Which lever-action .357 carbine?


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perpster
February 12, 2006, 05:25 AM
I want to buy a .357 lever action carbine for plinking/target/self-defense use. Which manufacturer/model should I go for? I want it to be Made in USA and of high quality for a reasonable price, under $400 or so.

Thank you.

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Glockman17366
February 12, 2006, 05:43 AM
Marlin makes a niice model...the 1894.

Dave Markowitz
February 12, 2006, 09:51 AM
If made in USA is a requirement, you're limited to a Marlin 1894 or a Winchester 94, if you can find one. Between the two, I'd recommend the Marlin, since it was designed for pistol length cartridges and should be less prone to jamming.

If you change your mind and can accept an import, the Rossi copies of the Winchester 1892 are nice. Very slick action and reliable. The Rossis imported by EMF and Navy Arms have somewhat nicer finishes than those imported by LSI, and also lack the st00pid bolt-mounted safety found on the LSIs.

I have an EMF/Rossi 1892 Short Rifle in .357. I.e., it has a 20" octagonal barrel and rifle style wood. It's an absolute hoot to shoot and quite accurate out to 50 yards, the furthest I've shot it so far.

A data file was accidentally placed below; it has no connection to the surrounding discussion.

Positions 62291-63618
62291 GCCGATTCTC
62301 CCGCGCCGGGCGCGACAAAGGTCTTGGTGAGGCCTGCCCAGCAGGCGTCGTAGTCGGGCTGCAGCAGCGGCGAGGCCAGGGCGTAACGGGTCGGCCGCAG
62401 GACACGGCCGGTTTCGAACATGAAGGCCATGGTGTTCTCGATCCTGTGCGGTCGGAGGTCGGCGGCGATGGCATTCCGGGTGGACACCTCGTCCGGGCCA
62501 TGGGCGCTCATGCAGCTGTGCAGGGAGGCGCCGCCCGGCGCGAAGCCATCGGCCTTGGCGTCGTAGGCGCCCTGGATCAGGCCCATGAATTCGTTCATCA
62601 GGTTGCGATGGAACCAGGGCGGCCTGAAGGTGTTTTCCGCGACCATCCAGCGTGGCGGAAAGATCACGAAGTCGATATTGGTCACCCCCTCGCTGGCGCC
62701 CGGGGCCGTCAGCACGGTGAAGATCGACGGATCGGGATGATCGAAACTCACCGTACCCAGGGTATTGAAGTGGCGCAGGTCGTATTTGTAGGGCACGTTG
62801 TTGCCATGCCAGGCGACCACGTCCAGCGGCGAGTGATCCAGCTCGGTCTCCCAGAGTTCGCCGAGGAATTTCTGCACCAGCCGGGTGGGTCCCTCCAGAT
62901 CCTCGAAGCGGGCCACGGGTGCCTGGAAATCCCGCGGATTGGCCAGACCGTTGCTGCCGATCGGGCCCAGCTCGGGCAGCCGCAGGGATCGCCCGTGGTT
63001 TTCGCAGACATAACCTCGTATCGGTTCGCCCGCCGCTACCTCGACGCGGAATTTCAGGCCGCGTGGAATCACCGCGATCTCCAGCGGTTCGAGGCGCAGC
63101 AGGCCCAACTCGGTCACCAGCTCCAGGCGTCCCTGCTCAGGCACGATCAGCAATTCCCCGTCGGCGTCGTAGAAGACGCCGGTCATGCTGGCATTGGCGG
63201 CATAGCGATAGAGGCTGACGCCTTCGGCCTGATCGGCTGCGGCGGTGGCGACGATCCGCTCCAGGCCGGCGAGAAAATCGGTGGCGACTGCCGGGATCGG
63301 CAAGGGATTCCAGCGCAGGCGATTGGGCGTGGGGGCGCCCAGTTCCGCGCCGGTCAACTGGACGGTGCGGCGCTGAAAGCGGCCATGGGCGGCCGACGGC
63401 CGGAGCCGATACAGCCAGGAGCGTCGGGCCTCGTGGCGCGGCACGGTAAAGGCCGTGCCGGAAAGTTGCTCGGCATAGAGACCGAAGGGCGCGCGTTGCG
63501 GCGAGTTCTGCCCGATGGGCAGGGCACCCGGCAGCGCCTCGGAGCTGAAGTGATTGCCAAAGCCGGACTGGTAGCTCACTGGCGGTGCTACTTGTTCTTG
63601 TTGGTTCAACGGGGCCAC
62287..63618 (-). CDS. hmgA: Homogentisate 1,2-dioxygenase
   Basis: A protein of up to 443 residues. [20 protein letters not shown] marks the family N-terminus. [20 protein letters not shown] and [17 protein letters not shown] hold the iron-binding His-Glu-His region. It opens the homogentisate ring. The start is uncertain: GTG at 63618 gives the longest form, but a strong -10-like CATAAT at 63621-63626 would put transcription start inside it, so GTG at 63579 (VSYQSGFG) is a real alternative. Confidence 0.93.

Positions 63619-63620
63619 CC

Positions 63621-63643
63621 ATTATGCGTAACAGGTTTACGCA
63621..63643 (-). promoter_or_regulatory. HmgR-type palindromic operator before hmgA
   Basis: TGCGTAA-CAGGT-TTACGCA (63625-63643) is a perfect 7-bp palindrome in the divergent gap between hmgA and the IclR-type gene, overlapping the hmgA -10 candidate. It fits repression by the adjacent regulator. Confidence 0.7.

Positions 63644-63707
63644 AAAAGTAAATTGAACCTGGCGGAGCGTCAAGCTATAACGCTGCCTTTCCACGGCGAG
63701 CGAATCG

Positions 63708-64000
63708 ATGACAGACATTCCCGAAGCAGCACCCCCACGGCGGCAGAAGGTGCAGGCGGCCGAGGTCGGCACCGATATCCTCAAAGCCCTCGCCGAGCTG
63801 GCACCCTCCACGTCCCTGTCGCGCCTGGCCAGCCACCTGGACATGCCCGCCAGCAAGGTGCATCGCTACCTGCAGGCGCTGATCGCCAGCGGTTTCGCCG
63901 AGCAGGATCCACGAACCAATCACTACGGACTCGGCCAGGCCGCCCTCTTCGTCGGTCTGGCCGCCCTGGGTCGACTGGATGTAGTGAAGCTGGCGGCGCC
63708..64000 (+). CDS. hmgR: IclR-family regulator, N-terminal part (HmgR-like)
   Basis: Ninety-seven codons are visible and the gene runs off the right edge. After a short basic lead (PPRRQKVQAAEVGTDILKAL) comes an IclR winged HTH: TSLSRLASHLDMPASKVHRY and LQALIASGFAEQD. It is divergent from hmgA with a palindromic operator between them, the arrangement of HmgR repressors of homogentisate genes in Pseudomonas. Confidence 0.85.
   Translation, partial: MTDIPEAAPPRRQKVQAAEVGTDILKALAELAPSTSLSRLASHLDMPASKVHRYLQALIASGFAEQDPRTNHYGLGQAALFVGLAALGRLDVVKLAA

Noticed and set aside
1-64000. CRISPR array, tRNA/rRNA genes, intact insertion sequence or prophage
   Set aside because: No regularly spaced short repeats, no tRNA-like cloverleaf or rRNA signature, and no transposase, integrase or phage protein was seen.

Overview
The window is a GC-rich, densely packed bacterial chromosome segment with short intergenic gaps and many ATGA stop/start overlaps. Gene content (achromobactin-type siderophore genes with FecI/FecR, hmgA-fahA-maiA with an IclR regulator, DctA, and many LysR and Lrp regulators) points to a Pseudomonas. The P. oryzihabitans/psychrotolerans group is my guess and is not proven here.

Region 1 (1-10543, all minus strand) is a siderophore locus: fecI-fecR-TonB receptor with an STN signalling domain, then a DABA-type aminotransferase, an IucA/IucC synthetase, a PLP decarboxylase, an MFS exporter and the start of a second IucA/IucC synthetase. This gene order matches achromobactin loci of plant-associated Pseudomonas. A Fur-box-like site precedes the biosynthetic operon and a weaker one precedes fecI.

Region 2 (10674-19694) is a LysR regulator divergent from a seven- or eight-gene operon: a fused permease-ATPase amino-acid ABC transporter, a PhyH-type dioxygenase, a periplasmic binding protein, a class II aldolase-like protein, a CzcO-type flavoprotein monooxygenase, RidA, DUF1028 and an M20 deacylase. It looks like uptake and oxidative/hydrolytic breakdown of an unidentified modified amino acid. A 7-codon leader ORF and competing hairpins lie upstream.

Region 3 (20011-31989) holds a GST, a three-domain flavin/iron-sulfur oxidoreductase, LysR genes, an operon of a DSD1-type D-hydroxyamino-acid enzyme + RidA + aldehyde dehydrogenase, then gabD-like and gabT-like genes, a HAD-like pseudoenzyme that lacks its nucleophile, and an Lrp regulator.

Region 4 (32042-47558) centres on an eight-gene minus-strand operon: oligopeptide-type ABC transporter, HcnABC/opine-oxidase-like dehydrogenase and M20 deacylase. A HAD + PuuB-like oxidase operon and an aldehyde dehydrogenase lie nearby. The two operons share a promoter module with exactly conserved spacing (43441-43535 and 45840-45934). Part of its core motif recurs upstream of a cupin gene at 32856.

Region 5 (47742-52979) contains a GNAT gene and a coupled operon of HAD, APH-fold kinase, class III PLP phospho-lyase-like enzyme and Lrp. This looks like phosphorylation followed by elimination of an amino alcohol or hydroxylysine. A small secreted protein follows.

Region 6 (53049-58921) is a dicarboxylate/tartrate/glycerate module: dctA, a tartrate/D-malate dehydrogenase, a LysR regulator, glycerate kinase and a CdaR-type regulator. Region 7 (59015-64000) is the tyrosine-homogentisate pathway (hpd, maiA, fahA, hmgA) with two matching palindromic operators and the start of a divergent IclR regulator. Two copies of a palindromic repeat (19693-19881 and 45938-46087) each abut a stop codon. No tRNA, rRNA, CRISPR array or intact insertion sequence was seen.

TrafficMan
February 12, 2006, 10:00 AM
I have an EMF/Rossi 1892 Short Rifle in .357. I.e., it has a 20" octagonal barrel and rifle style wood. It's an absolute hoot to shoot and quite accurate out to 50 yards, the furthest I've shot it so far.


i saw the same rifle yesterday at the gunshop, it almost came home with me.

ChristopherG
February 12, 2006, 10:59 AM
I love my marlin 1894c. My son and I use it for cowboy action once a month, and it handles like a dream cranking little .38 rnfp lead shells through as fast as you can pull the lever.

Then, I slip on the aperature of the Lyman receiver sight on the rear and take it to the range, where it'll shoot under 2" groups at 100 yards with 158 gr. JSP's--going 2,000 fps.

Awesome little gun.

noresttill
February 12, 2006, 11:49 AM
The Win is also a top ejector and the Marlin is a side ejector. Puma makes one too, but I dont know where they are from.

I was looking into this for the same reason, but I decided that a rifle cartridge would make a better SD round than a premium .357 round.

Ranger J
February 12, 2006, 01:45 PM
I got an 1894C marlin for Christmas two years ago and made the mistake of letting my wife shoot it. It has now become her favorite gun. The few times I have got to shoot it has been both accurate and reliable. The model I have shoots both .357 and .38 SP with nary a hiccup. Real nice gun…I think.
RJ

_N4Z_
February 12, 2006, 02:14 PM
I've got a Marlin336 in 30/30 which I think is a daisy. I've toyed with getting an 1894 to compliment two .357 revolvers, but that hasn't happened yet. My vote is for the Marlin 1894. I've heard many good things about them.

Ohen Cepel
February 12, 2006, 02:19 PM
I would go with the Marlin. Right now there are some limited editions out with laminated stock, in stainless, with 16in barrel. Real nice set up. However, it will exceed the $400 limit you set.

I have a std version in .357, love it!

StrikeEagle
February 12, 2006, 02:25 PM